Thursday, 21 July 2016

Alopecia - My Continuing Journey and the Rise of the Brave Shavers




I have great admiration for all those who are Braving the Shave for Macmillan - bravetheshave.org.uk, the hugely worthy cause for an organisation which does tremendous work in very difficult situations. 

The decision to shave one's head is not an easy one, for many reasons. One practical reason being that it does get rather nippy around the back of the neck. I slept with a bobble hat on for the first few nights.

I decided to shave my head after 9 months of significant hair loss through alopecia. I had got to the point of considering options - headscarves, hats or even a wig, before I questioned my reasons for hiding my condition. I came to the conclusion that, having made the decision to shave my head, I no longer had a problem with my hair loss. However, I realised instead that I wasn't sure how to deal with the prospect of my acquaintances struggling with knowing how to act and what to say.

This was highlighted when I went into my local greengrocers with my newly shaved pate. Neither of the two young female assistants were able to make eye contact with me and acted as if nothing had changed. My day was saved when their boss took one look at me and said "What's with the hair then?"

This was exactly the prompt I needed - someone grabbing the situation by the horns and saying it straight. I decided at that moment that this would be the best way forward for me. I needed to prepare the ground before I walked on it by having some scripts ready at the tip of my tongue. Communication was definitely the key to managing this transition effectively.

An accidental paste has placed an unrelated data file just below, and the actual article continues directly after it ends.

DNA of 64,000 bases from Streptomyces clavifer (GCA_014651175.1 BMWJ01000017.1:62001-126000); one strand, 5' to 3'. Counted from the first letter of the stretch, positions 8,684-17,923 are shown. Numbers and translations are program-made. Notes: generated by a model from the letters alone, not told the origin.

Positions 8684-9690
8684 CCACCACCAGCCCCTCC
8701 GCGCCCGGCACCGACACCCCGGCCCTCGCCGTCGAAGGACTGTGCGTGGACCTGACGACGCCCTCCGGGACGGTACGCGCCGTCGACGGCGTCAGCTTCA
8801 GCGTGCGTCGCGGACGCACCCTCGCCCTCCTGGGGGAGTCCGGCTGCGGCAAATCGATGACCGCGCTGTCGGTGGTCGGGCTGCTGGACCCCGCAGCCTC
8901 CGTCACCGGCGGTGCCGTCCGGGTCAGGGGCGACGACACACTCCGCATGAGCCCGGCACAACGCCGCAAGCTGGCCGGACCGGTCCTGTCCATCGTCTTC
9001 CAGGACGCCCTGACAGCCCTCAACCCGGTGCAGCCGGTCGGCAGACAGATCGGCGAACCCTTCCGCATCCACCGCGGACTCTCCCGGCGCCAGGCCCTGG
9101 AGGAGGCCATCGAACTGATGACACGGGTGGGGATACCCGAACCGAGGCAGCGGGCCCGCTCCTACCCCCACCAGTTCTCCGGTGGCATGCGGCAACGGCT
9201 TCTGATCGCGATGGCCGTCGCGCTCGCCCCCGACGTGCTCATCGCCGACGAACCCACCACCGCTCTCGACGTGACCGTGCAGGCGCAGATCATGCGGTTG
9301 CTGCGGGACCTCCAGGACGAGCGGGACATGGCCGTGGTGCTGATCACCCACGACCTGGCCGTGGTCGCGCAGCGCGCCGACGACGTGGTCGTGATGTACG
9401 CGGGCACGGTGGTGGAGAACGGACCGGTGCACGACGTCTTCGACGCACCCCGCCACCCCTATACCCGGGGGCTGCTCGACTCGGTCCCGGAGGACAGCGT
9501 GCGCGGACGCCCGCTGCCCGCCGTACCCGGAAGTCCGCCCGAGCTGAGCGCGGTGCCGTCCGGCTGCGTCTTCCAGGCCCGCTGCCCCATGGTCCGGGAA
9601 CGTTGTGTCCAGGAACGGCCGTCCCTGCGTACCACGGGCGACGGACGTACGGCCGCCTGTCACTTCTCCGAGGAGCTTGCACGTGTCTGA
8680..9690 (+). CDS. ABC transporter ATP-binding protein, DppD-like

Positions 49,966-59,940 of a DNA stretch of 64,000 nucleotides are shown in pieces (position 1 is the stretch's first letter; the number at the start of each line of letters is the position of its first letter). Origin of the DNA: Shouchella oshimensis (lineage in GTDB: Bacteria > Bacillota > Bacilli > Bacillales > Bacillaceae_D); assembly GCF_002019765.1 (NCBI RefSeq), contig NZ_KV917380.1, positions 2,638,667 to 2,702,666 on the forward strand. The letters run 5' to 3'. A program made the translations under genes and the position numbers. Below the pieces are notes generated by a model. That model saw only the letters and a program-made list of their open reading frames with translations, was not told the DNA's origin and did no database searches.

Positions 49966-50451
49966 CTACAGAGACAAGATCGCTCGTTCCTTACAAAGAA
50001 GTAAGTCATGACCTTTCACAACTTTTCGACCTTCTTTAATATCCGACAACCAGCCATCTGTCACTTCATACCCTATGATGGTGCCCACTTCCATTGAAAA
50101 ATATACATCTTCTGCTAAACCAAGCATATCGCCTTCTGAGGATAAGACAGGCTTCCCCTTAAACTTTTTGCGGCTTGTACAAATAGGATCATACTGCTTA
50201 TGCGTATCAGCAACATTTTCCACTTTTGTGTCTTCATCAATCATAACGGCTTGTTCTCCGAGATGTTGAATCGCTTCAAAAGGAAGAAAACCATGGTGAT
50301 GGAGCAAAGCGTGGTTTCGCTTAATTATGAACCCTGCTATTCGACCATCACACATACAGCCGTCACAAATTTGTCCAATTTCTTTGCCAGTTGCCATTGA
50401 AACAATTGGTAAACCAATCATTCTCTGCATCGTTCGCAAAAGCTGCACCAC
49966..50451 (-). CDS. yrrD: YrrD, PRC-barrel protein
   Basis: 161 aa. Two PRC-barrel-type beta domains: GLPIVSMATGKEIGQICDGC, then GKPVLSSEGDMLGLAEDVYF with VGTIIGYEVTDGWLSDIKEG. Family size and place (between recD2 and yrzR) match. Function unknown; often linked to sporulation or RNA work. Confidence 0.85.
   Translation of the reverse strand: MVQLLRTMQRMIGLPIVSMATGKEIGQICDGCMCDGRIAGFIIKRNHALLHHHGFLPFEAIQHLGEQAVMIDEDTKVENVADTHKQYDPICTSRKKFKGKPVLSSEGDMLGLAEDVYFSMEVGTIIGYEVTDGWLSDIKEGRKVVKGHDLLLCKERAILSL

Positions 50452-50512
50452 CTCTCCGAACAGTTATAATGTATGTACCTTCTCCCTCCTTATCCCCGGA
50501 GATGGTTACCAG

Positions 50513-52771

To ensure that my alopecia didn't become the elephant in the room, it was important for me to initiate conversations. And so, just as the Brave Shavers did, I spread the word around my tribe using all the means available to me - email, social media etc - not to attract attention but to forewarn them of my radical new look, and to reassure them of my health.

Being open and honest also worked well for me. A child asked me very directly what had happened to my hair. "It fell out," I replied. Her response? "Oh, OK." My grand daughter declared that she didn't like Nanny's new haircut. I told her that I wanted to have the same haircut as Granddad and she was OK with that!

Embracing my alopecia was an incredibly liberating experience for me. It meant that I could rock a brand new hair cut and funky colour, I bought loads of new earrings and scarves, and re-vamped my make-up and spent an amazing day having a complete make-over and photo shoot at Dream On http://www.dream-on.co.uk/ . I rediscovered colour, sparkle and lipstick! It was as if the real ME had finally emerged and it made me realise how much I had been hiding behind my old mop of hair.

It is now almost 3 months since I braved the shave - and my bald patches are getting smaller! Having turned my back on western medicine's drugs and hair transplants, I just stuck to healthy eating, vitamin B12 supplements and acupuncture. Here's an account of a really significant treatment which I'm sure marked a turning point for me :  http://norafranglen.blogspot.co.uk.

My journey is by no means over but it feels like I'm coming down the other side of the mountain now. It would be wonderful if my hair returns in its entirety, but if it doesn't, then I've already initiated Plan B - watch this space!


No comments:

Post a comment